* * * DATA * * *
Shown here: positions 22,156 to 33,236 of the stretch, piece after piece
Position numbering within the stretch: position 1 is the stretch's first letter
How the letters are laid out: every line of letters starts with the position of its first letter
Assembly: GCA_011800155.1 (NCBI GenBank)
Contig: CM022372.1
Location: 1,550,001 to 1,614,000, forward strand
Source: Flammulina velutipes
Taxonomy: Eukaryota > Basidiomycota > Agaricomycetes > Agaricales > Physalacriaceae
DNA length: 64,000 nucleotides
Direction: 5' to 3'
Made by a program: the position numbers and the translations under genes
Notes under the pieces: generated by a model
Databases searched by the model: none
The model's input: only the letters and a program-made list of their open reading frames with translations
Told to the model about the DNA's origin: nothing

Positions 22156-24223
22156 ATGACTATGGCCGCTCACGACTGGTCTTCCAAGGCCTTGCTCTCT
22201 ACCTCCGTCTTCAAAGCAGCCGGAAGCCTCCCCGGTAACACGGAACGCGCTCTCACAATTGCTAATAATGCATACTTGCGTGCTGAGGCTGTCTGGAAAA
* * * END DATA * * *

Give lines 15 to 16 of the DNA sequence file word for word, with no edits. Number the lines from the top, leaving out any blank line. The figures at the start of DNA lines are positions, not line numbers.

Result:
Told to the model about the DNA's origin: nothing

Positions 22156-24223